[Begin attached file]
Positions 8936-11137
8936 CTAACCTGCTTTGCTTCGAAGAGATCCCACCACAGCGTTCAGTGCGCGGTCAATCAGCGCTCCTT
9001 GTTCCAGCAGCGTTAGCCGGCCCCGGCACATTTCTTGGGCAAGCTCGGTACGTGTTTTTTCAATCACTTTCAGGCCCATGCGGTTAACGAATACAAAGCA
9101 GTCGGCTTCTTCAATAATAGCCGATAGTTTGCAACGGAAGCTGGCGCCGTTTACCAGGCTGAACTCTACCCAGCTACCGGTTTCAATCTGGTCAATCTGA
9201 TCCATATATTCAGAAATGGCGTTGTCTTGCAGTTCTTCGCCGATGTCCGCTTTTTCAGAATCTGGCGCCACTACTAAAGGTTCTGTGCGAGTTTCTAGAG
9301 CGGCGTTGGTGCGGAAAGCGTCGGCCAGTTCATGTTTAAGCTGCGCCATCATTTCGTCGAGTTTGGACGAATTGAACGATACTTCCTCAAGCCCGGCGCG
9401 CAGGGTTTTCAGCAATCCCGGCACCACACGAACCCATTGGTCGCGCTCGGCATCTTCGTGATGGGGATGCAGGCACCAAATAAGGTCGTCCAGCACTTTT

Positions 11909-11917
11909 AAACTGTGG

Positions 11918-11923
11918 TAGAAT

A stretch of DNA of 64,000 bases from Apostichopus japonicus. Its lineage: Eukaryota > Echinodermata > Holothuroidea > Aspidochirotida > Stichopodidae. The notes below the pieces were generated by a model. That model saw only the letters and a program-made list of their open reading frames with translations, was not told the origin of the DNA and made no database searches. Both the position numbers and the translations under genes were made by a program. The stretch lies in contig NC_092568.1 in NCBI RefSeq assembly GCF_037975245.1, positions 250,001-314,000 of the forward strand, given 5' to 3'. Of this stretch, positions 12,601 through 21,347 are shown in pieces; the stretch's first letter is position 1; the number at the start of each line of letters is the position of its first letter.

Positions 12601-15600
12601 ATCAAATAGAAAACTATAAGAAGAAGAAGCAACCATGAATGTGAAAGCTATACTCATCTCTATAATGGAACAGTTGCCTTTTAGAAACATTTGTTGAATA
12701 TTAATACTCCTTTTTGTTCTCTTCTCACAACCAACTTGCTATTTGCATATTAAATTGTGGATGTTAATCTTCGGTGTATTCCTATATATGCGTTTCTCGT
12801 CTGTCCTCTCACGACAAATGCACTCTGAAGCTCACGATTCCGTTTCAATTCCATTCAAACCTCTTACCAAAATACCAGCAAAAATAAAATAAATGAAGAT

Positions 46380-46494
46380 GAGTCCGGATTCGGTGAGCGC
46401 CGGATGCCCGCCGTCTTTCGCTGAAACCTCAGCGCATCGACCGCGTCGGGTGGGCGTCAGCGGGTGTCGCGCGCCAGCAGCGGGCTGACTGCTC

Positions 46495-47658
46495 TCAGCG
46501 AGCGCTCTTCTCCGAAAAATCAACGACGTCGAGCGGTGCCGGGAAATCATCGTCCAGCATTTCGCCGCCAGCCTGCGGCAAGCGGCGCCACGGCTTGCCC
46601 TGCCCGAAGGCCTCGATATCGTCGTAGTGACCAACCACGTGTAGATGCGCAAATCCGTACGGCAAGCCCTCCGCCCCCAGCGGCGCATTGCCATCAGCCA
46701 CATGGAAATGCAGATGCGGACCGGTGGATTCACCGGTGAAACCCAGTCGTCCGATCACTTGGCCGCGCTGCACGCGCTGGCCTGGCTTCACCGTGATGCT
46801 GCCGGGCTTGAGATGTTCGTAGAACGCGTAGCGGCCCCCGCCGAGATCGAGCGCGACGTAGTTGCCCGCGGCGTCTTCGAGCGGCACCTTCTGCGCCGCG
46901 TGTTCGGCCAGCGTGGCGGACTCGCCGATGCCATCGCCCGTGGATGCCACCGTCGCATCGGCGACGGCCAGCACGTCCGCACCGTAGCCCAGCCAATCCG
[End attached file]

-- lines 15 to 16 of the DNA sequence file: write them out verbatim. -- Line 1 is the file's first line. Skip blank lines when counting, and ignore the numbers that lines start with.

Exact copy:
12701 TTAATACTCCTTTTTGTTCTCTTCTCACAACCAACTTGCTATTTGCATATTAAATTGTGGATGTTAATCTTCGGTGTATTCCTATATATGCGTTTCTCGT
12801 CTGTCCTCTCACGACAAATGCACTCTGAAGCTCACGATTCCGTTTCAATTCCATTCAAACCTCTTACCAAAATACCAGCAAAAATAAAATAAATGAAGAT